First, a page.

Richard Harvey, Category Director for Heating at Wolseley, explains the new BS 7593:2019 regulations and offers tips to help installers ensure an efficient transition.

The revised BS 7593:2019 standard for the preparation, commissioning, and maintenance of domestic heating and cooling water systems came into effect on 31 May 2019, immediately superseding its 2006 counterpart. 

The changes are widely accepted as being a positive step in replacing the notion of boiler protection with one of whole system health – a process that not only delivers benefits for the homeowner such as fewer breakdowns and lower carbon emissions, but can also be a profitable business shift for installers. 

Installers should remember that the new legislation is applicable to both closed-loop heating and cooling circuits. Biocide is required in cooling and low temperature heating systems, and should be considered for higher temperature systems for added protection during downtime. 

With a clear emphasis on whole system health under the new standard, fitting a permanent in-line filter is a pre-requisite on all systems, in addition to a chemical clean and fresh water flush before the inhibitor is added. The inhibitor should then be re-dosed every five years, unless a full system water test has been completed. 

The new standard also emphasises the importance of external magnetite capture equipment and mechanical vibration of radiators in improving all recommended cleaning methods. 

Explain it to your customers

With any new legislative change, ensuring you upskill adequately enough to be able to explain the changes to your customer with confidence is key.

Many homeowners will be expecting their usual boiler maintenance service, and will need a straightforward, jargon-free explanation of the changes, the benefits to them, and what it means financially.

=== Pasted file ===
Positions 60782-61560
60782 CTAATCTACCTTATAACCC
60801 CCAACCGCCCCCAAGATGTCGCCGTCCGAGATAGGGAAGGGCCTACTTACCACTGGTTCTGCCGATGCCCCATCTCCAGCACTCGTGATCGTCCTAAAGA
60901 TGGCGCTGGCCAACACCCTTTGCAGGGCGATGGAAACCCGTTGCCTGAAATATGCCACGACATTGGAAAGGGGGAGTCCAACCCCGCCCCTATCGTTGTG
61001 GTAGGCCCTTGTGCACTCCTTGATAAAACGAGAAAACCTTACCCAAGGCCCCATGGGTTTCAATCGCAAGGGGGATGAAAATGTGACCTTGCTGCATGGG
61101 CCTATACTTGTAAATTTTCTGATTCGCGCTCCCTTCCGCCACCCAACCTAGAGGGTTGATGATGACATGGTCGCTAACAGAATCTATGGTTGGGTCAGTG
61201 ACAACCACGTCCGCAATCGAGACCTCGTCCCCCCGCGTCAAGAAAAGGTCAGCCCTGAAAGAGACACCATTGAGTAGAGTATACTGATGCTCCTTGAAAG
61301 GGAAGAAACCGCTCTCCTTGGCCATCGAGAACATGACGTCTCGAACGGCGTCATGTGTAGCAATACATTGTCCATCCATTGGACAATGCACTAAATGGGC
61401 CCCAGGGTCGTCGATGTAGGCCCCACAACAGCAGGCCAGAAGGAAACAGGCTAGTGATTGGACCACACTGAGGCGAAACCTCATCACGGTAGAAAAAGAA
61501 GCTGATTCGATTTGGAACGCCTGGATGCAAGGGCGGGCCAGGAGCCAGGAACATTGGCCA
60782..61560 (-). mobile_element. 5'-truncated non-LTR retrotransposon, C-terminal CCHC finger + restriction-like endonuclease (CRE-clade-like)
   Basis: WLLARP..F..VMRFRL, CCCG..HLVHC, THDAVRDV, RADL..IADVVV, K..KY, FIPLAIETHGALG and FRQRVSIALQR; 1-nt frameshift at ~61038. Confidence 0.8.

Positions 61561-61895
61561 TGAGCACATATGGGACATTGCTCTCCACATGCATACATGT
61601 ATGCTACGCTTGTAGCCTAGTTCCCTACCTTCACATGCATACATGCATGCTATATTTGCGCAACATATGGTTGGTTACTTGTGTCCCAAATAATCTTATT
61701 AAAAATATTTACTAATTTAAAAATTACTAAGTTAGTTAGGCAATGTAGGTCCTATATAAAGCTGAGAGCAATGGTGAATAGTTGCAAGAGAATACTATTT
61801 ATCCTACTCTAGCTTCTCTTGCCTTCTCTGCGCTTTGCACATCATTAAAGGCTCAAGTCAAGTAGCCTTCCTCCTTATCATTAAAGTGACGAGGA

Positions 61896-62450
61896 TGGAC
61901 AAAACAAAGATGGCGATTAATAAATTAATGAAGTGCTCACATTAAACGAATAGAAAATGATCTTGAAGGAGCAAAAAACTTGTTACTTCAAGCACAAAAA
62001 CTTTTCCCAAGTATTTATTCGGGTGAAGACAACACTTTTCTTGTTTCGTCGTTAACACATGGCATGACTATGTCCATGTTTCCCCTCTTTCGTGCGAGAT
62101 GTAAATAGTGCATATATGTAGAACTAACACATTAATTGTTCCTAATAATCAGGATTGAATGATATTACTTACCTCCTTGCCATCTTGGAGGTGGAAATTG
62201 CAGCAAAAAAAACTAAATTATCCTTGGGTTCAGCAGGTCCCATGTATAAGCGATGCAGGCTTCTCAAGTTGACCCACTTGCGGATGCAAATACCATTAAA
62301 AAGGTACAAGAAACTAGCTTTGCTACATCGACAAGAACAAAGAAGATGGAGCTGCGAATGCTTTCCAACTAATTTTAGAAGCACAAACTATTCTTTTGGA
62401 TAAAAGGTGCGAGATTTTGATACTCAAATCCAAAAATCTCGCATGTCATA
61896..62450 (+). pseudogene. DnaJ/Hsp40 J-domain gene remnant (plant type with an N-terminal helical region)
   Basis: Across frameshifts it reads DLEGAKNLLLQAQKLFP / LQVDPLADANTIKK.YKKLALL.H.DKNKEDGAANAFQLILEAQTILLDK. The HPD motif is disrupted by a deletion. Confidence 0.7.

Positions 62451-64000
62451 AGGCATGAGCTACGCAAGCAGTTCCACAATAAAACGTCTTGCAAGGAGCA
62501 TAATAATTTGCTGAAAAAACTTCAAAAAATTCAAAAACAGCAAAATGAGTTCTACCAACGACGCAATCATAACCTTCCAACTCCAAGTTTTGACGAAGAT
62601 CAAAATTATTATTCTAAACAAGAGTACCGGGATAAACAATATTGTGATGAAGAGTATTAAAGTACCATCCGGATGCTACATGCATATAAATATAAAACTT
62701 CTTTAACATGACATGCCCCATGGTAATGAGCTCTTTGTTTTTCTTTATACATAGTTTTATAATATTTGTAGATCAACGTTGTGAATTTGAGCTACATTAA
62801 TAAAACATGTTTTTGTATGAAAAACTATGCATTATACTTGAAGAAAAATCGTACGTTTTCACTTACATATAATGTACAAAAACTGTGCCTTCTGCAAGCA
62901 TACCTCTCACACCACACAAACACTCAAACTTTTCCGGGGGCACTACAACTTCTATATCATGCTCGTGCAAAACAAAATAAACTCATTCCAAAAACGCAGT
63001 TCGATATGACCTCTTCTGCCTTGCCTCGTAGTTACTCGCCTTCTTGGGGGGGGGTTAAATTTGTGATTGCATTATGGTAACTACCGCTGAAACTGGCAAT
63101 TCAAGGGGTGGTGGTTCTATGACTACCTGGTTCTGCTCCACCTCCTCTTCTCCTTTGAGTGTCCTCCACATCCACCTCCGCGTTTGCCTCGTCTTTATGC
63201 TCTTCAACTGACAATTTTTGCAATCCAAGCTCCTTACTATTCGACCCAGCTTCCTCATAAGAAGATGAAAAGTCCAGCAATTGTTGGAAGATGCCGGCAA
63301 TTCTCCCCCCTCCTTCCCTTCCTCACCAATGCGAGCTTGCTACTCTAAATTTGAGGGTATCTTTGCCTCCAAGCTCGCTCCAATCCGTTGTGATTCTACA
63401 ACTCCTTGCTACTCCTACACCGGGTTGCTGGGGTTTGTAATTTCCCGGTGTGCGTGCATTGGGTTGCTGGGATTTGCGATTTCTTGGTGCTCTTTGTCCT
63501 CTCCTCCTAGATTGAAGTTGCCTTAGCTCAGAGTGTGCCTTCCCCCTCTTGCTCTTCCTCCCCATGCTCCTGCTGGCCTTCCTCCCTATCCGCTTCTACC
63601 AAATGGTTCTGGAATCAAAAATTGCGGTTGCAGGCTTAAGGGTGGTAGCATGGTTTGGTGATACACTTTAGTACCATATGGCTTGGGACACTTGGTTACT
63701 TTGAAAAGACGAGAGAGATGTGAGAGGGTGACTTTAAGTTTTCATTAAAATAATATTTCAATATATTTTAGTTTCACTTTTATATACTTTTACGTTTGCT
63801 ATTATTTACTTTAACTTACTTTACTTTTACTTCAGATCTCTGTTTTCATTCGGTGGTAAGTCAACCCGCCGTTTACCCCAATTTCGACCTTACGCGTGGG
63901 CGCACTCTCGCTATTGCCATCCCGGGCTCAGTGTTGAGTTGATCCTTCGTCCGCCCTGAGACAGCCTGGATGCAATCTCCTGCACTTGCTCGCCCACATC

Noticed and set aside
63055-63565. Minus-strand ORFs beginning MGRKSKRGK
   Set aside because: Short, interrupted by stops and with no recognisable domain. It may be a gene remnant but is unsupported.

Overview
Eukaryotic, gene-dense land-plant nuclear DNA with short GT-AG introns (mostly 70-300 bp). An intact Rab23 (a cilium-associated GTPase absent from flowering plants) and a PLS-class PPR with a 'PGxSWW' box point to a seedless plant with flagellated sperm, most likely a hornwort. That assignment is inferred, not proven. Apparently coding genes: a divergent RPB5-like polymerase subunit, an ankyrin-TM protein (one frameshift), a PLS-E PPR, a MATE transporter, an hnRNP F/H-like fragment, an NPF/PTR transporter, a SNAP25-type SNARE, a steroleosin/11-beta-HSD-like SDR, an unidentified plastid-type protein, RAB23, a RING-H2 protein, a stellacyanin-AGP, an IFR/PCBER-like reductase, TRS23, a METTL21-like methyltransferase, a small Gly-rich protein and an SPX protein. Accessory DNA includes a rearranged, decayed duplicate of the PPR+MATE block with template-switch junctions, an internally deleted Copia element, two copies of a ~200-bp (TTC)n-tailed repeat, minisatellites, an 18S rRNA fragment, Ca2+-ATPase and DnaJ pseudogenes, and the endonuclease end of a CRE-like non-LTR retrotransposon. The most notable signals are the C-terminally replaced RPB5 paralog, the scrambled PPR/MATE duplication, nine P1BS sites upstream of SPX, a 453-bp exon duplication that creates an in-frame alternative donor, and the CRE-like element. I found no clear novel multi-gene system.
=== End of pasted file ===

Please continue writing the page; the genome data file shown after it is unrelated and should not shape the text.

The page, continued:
The benefits of lower running costs, fewer breakdowns, a longer boiler lifespan, and enhanced warranties will all resonate with homeowners, not to mention the reduction of carbon emissions. 

Educate your customer base well and future loyalty, word-of-mouth recommendations, and positive online reviews will all be forthcoming to help you grow your business. 

The new legislation is an important step towards acknowledging that chemical water treatment isn’t a fit and forget solution. For many installers, complying with the changes will require a shift in understanding. 

With in-line filters now a mandatory element of all domestic closed-loop heating and cooling systems, and the introduction of regular testing and redosing alongside proper system cleaning, the first-year failure rate for new boiler installations will dramatically reduce thanks to improved water quality. 

In other words, complying with the new standards will improve the life expectancy and overall efficiency of all household systems – a critical step towards the reduction of carbon emissions. 

It is vital that installers do not cut corners when adding the inhibitor, religiously conducting a chemical clean and fresh water flush to ensure the whole system is as clean and operationally efficient as possible. 

If you’re still unsure about the changes, speak to your merchant about in-line filters and additional dosing supplies. In-line filters are compact enough to keep in stock, and the additional dosing supplies you will need are readily available. Speak to your preferred merchant to better understand the differences between manufacturers, such as functionality, installation benefits, and cost variables. 

The new standard is included within Part L of Building Regulations and installers must comply. Change often feels inconvenient, but legislative enhancements are designed to deliver environmental, economic, and safety benefits.